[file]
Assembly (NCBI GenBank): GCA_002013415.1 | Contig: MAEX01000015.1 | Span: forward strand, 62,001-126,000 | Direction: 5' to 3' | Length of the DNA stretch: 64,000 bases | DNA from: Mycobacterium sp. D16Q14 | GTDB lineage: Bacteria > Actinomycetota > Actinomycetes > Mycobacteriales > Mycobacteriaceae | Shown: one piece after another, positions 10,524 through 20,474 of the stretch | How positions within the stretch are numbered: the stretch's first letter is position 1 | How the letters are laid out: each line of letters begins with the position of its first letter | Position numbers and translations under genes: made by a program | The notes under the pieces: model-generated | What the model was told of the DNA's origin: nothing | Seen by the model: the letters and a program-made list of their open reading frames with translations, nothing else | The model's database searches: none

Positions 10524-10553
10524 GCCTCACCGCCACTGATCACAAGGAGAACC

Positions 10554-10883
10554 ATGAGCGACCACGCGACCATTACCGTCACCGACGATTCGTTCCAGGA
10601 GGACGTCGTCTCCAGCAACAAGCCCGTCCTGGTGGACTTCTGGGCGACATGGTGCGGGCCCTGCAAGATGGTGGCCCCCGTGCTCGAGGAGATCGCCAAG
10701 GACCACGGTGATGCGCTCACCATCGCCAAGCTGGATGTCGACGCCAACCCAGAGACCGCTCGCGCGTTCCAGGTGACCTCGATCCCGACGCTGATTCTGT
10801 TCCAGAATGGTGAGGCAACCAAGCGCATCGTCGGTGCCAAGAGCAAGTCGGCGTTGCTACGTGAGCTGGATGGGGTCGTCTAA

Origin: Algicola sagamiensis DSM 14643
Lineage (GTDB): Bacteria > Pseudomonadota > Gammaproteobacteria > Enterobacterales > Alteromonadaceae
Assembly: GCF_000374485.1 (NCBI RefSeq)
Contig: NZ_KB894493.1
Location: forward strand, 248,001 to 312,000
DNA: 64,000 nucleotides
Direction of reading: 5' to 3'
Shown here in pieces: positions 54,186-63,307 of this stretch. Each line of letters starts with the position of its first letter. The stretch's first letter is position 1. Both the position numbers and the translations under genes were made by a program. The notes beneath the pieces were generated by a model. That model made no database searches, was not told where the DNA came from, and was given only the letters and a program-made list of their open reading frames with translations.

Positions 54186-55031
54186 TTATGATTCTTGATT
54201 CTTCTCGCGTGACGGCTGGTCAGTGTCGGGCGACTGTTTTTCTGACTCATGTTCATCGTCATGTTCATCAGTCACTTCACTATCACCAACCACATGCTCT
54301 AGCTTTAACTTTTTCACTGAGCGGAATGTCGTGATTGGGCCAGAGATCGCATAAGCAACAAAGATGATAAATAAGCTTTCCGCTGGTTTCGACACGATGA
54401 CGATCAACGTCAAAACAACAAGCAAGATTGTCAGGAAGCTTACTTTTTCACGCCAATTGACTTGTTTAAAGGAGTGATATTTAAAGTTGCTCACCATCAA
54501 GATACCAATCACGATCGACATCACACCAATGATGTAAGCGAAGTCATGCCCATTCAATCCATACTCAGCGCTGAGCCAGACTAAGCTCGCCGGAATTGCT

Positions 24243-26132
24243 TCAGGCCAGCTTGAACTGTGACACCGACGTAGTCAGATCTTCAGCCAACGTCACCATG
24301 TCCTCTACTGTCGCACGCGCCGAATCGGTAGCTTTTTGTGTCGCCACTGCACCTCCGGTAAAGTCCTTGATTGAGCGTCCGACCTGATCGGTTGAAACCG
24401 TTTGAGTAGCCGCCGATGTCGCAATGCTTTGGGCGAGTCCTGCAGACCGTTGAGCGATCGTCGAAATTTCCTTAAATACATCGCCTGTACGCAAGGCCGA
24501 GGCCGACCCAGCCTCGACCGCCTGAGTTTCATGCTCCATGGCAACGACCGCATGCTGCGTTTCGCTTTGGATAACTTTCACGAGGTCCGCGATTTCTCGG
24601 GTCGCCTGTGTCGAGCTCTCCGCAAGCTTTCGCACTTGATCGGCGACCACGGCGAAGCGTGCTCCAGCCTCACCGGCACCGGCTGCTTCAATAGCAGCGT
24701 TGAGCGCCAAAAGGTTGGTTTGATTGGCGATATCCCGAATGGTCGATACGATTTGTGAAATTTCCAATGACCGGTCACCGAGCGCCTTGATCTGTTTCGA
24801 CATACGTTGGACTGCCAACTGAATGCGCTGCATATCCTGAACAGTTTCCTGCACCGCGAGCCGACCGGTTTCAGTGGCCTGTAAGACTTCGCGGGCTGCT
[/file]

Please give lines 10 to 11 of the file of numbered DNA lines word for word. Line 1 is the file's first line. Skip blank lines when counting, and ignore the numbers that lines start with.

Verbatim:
Lineage (GTDB): Bacteria > Pseudomonadota > Gammaproteobacteria > Enterobacterales > Alteromonadaceae
Assembly: GCF_000374485.1 (NCBI RefSeq)